Here is this week’s news of grants to historically Black colleges and universities or for programs of particular interest to African Americans in higher education.
The University of Washington received a four-year, $682,000 grant from the Andrew W. Mellon Foundation for programs to create a pipeline for minority candidates for jobs at academic presses. Participating in the program will be the University of Washington Press, MIT Press, the University of Georgia Press, Duke University Press, and the Association of American University Presses.
Texas Tech University in Lubbock received a $1.1 million grant from the German Agency for International Cooperation to establish a center for excellence in civil engineering and construction technology at the Jimma Institute of Technology in Ethiopia. The grant program is under the direction of Stephen Ekwaro-Osire, associate dean of research and graduate programs for the College of Engineering at Texas Tech. Dr. Ekwaro-Osire holds a degree in mechanical engineering from Osnabrück University of Applied Sciences in Germany. He earned a master’s degree and a Ph.D. in mechanical engineering from Texas Tech University.
The University of North Carolina at Chapel Hill, East Carolina University, and the University of Alabama-Birmingham will share at $9.5 million grant from the National Institutes of Health to develop strategies for reducing hypertension among low-income African Americans in rural areas of southeastern states.
Bowie State University, the historically Black educational institution in Maryland, received a $445,000 grant from the U.S. Army Research Office. The grant money will fund the purchase of a new supercomputer that will be used for research on cybersecurity, computer forensics, and the life sciences.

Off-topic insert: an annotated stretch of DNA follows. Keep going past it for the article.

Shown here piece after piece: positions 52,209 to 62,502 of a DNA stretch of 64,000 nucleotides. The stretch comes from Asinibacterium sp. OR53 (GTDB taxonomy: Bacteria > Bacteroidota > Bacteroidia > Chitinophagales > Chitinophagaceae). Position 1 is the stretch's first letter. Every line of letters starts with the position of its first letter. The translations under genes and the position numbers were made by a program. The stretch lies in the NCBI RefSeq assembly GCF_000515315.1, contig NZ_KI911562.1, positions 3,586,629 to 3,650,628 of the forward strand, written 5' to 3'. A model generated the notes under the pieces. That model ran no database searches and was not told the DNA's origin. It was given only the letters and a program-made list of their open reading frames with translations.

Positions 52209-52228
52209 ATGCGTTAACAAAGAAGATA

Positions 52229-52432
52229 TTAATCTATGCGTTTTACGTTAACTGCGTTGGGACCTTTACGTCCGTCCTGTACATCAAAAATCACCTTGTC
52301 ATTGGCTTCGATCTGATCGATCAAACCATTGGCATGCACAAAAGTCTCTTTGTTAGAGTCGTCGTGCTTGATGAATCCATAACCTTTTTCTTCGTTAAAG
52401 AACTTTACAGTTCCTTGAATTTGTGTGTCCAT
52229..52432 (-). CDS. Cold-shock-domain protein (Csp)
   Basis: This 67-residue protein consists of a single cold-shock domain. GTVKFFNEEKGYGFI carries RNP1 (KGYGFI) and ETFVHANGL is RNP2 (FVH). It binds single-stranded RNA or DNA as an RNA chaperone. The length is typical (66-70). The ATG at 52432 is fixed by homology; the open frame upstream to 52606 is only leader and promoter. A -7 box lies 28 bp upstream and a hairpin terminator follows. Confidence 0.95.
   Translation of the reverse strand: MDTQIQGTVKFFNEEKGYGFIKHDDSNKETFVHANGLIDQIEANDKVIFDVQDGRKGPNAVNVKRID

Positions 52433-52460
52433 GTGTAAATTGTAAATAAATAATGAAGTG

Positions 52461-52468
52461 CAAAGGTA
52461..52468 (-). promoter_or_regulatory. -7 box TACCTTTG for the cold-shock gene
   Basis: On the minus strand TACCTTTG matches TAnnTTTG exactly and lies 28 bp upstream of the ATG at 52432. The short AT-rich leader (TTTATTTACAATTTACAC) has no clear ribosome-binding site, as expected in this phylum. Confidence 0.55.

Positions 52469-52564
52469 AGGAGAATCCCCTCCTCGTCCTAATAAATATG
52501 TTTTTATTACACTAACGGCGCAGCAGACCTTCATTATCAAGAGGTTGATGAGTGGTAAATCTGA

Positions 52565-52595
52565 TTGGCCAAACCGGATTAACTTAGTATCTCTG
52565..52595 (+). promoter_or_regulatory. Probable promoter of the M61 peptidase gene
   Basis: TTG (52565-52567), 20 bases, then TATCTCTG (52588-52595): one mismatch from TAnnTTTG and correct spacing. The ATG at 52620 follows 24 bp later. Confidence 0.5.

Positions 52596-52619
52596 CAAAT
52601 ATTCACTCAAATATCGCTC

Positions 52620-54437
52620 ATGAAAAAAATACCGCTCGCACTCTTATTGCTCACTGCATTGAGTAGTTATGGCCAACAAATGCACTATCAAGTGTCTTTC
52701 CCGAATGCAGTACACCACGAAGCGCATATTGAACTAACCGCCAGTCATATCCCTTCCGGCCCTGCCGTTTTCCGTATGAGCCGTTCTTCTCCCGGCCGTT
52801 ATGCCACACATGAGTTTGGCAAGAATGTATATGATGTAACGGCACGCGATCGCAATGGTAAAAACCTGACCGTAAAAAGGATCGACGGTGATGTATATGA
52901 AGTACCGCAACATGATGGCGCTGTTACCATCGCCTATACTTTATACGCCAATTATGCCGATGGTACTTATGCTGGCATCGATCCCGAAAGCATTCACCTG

Lehigh University in Bethlehem, Pennsylvania, received a $500,000 grant from the National Endowment for the Humanities to fund an endowment to expand the Africana studies program at the university. The grant program is under the direction of James B. Peterson, associate professor of English and director of the Africana studies program at the university. Dr. Peterson is a graduate of Duke University and holds a Ph.D. in English language and literatures from the University of Pennsylvania.
Hampton University, the historically Black educational institution in Virginia, received a $100,000 donation from Dr. and Mrs. William R. Harvey for support of the William R. Harvey Leadership Institute. William R. Harvey is president of Hampton University. To date, the Harveys have donated more than $3 million to Hampton University.